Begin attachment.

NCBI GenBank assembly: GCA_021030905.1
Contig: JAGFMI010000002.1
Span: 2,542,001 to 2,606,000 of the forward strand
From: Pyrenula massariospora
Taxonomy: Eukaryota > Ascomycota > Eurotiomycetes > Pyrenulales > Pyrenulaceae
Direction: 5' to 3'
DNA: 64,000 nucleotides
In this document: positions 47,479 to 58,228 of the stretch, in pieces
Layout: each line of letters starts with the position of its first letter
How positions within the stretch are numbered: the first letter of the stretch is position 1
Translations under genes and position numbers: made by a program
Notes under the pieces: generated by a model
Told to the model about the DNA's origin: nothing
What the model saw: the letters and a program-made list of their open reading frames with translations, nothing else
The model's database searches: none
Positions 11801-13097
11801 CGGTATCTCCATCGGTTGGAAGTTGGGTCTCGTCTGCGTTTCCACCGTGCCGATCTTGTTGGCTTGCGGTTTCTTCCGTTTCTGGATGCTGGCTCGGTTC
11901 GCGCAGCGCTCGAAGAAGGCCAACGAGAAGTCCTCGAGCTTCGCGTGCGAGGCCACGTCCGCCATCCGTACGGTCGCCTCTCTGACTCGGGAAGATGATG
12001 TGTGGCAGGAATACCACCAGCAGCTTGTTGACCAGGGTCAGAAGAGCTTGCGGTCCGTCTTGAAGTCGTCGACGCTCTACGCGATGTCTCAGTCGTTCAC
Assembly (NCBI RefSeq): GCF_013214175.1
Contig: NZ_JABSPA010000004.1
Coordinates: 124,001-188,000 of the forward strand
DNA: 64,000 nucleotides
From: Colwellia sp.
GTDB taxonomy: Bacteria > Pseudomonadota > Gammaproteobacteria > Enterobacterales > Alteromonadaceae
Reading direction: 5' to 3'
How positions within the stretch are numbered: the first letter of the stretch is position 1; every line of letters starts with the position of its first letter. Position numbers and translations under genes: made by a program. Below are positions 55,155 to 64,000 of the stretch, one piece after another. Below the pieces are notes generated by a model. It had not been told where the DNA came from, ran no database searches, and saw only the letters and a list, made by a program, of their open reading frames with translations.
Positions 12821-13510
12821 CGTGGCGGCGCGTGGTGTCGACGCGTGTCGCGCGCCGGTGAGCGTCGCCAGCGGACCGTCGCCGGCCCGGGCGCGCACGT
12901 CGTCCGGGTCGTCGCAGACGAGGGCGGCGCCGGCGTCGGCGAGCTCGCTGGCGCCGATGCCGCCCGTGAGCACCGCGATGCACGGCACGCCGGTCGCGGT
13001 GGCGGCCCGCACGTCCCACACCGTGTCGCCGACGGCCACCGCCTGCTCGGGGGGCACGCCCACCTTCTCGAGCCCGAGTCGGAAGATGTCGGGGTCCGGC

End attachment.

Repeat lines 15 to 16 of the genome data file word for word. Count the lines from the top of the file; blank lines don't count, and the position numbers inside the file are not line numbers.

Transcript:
The model's database searches: none
Positions 11801-13097